#3 – Urgent! Update on the status of emergency management today

Posted by: on March 25th, 2022

One of the key topics we are addressing this year in the Pioneering Change Community is emergency management. Today we have professionals in the field of research, emergency services and emergency management with us to share their perspectives on what good process looks like, why mitigation efforts are often left behind and the challenge of leadership across silos.

Contributors to the Meet-up:

Bev Cigler, Professor Emerita, Penn State University

Ken Battin, Manager, London Grove Township, Chester County

Lucas Martsoff, Assistant Manager, Cranberry Township, Butler County

Scott Garing, Fire Chief, Cranberry Township

Paul Leonard, Former Manager, Upper Dublin Township, Montgomery County

Key areas of conversation:

  • How do we bring stakeholders together and what does that look like?
  • Is the current model of staffing appropriate for significant incidents and emergency events?
  • What are the key challenges of modernization?
  • How do we capture institutional knowledge of key players?
  • What communication, education and training strategies are we using to build awareness and capacity?

About Nancy J. Hess

I help leaders pioneer extraordinary change through high engagement and whole systems approaches that focus on HR and People.


Ken Battin [02:26]

And when we just sat down and said, hey, what can we do to make things better? The face time, because you really need to have that face time before the emergency kicks in. So we want to make sure that we understand what everybody's responsibilities are. What are your duties are and quite frankly, what the municipality can do for you.

Bev Cigler[ 15:16]

And I don't really think, even though NIMS is used, there really isn't a model because you know the old saying about every time there's a disaster, we plan for the next disaster like it.

Whereas we really should be planning for future disasters.

Dave Holl [22:38]

Most disasters and emergencies are local, so that your local resources that are going to respond first before you up it to the next level, there's five levels….but I think it's, I think …there is a lot of misunderstanding. We've been preached us that we have this, 300, 400 level.. but, we really miss the boat sometimes in, in how we train and how we make it reality based system, instead of just some, academic exercise of the incident command.

Lucas Martsoff [25:22]

Unfortunately at the county level…what I've seen is that usually those plans are put on shelves…like you guys said, disaster response is really local. From a manager standpoint, the only thing that I can do is have my own house in order…Making sure that my team has all the communication tools that I can provide… encourage them through as much leadership as possible to take those plans off the shelves.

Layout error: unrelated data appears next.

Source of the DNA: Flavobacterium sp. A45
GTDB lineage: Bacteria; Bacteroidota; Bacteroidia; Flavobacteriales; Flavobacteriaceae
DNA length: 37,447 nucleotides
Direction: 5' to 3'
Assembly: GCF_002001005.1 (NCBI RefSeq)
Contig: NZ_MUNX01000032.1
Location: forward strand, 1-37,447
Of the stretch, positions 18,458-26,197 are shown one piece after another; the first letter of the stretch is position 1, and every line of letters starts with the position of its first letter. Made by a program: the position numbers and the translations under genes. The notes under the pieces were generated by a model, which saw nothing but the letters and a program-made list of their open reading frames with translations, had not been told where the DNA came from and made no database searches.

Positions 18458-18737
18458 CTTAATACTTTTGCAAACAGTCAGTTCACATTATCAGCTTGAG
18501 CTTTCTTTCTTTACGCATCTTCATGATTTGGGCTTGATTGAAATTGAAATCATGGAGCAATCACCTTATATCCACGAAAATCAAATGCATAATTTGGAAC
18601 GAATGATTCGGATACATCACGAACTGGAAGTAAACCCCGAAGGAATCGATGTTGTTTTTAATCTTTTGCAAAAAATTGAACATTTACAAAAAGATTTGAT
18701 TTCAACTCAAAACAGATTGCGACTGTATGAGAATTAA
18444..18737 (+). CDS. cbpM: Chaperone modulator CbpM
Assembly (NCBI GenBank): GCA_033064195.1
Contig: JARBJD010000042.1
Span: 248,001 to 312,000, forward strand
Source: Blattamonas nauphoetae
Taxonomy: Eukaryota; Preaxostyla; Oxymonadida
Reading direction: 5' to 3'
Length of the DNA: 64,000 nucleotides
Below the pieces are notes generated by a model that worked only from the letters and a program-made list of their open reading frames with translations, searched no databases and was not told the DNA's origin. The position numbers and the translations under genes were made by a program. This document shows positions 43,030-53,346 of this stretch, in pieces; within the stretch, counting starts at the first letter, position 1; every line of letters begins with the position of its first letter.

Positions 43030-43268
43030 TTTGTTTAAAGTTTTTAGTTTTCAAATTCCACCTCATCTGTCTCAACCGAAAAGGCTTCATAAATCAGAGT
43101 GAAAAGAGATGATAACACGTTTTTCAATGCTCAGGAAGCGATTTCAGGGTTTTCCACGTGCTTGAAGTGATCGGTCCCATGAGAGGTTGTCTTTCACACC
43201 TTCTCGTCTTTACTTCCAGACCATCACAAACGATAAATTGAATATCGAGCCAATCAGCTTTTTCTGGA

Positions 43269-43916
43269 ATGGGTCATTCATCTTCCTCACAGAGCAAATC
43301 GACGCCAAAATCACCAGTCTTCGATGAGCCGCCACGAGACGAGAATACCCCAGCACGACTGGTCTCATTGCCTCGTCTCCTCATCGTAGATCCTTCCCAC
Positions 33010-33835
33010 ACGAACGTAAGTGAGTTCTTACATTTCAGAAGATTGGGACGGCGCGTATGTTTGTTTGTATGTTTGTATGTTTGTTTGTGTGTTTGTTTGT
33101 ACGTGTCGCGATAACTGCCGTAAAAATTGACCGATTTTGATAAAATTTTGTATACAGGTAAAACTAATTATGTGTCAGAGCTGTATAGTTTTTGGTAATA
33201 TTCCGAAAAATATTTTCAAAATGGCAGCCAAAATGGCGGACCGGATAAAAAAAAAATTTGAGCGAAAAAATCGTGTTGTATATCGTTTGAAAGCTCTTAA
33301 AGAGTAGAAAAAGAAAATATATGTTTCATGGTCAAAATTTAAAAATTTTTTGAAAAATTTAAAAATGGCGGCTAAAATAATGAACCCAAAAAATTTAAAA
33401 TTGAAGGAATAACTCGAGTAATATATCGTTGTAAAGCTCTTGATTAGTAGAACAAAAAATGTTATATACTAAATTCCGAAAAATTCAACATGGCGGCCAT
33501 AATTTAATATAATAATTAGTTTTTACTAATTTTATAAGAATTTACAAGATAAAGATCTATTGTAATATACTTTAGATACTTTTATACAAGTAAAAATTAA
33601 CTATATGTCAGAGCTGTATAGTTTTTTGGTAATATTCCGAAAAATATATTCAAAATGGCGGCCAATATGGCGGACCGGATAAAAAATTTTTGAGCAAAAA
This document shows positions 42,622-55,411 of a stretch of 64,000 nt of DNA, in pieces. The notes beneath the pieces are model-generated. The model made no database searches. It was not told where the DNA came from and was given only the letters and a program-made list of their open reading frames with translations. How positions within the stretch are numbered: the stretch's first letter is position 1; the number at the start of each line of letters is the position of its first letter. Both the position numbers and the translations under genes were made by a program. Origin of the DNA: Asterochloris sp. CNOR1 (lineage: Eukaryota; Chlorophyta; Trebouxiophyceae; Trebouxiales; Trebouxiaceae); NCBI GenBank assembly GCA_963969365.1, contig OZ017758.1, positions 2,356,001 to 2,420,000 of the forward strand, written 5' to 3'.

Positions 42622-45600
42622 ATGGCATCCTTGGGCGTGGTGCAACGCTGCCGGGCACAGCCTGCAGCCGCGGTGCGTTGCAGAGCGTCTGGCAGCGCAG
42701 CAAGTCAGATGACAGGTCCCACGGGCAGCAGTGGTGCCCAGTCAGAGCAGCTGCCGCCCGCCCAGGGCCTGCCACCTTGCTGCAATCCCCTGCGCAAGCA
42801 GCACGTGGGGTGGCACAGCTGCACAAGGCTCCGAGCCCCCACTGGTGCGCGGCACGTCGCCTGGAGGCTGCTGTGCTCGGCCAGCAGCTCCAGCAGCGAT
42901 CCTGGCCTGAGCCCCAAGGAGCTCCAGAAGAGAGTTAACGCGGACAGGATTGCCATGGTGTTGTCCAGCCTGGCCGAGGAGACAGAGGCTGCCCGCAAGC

Scott Garing [26:44]

It reminds me of a meme I've seen before is everybody's got a plan until they get punched in the mouth…it is just been a comprehensive process of trying to solidify the leadership within the organization…what we've tried to do is through strategic planning. We identified that we had massive turnover within the organization of burnout of the volunteer leaders of all of our emergency scenes.

…We're trying to capture the institutional knowledge on paper, but we're also ensuring that institutional knowledge is carried on through relationships and leadership.

Paul Leonard [32:24]

I think some of the township and borough and county managers are the best people to work on a mitigation. Upper Dublin spent $17 million on two high hazard dams. Those were the first high hazard Dam's built in Pennsylvania or permitted in Pennsylvania since 1989, Pennsylvania’s been taking them out…and yet the most significant hazard in Pennsylvania remains flooding.

Bev Cigler [39:32]

So one of the things I think every municipal website should have on it is a couple of links to things like FEMA maps because in a disaster, while you normally talk about first responders, really the first responders are the victims also, not just the fire, the police, but the people that get hit, when it happens.

…another thing managers can do is to really educate the local officials about the cost savings that you can get from various mitigation strategies and maybe get more communities in the state interested in the community rating system that that FEMA has to get your numbers up and therefore be able to apply for more money for mitigation.